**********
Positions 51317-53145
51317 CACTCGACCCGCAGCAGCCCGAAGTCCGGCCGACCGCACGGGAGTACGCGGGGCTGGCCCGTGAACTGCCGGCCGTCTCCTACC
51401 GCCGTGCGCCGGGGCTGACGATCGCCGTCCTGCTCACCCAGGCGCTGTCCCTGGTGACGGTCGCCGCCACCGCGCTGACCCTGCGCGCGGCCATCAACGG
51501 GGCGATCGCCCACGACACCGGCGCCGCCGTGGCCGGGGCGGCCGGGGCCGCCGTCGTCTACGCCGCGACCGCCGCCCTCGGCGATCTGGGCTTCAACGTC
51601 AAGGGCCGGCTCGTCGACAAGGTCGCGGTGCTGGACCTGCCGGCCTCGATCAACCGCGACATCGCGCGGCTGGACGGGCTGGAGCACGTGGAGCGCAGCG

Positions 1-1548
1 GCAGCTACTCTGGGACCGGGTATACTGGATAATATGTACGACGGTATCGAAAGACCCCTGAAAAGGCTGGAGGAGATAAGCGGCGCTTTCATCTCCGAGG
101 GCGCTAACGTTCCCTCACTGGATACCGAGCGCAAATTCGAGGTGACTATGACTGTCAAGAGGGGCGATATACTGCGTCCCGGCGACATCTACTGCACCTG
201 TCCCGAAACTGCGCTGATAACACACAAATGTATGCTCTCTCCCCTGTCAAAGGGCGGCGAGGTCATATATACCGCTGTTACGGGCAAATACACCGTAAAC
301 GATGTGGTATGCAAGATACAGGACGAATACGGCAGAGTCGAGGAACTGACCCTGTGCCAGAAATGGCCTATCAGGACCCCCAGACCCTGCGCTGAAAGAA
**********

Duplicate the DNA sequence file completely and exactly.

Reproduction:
Positions 51317-53145
51317 CACTCGACCCGCAGCAGCCCGAAGTCCGGCCGACCGCACGGGAGTACGCGGGGCTGGCCCGTGAACTGCCGGCCGTCTCCTACC
51401 GCCGTGCGCCGGGGCTGACGATCGCCGTCCTGCTCACCCAGGCGCTGTCCCTGGTGACGGTCGCCGCCACCGCGCTGACCCTGCGCGCGGCCATCAACGG
51501 GGCGATCGCCCACGACACCGGCGCCGCCGTGGCCGGGGCGGCCGGGGCCGCCGTCGTCTACGCCGCGACCGCCGCCCTCGGCGATCTGGGCTTCAACGTC
51601 AAGGGCCGGCTCGTCGACAAGGTCGCGGTGCTGGACCTGCCGGCCTCGATCAACCGCGACATCGCGCGGCTGGACGGGCTGGAGCACGTGGAGCGCAGCG

Positions 1-1548
1 GCAGCTACTCTGGGACCGGGTATACTGGATAATATGTACGACGGTATCGAAAGACCCCTGAAAAGGCTGGAGGAGATAAGCGGCGCTTTCATCTCCGAGG
101 GCGCTAACGTTCCCTCACTGGATACCGAGCGCAAATTCGAGGTGACTATGACTGTCAAGAGGGGCGATATACTGCGTCCCGGCGACATCTACTGCACCTG
201 TCCCGAAACTGCGCTGATAACACACAAATGTATGCTCTCTCCCCTGTCAAAGGGCGGCGAGGTCATATATACCGCTGTTACGGGCAAATACACCGTAAAC
301 GATGTGGTATGCAAGATACAGGACGAATACGGCAGAGTCGAGGAACTGACCCTGTGCCAGAAATGGCCTATCAGGACCCCCAGACCCTGCGCTGAAAGAA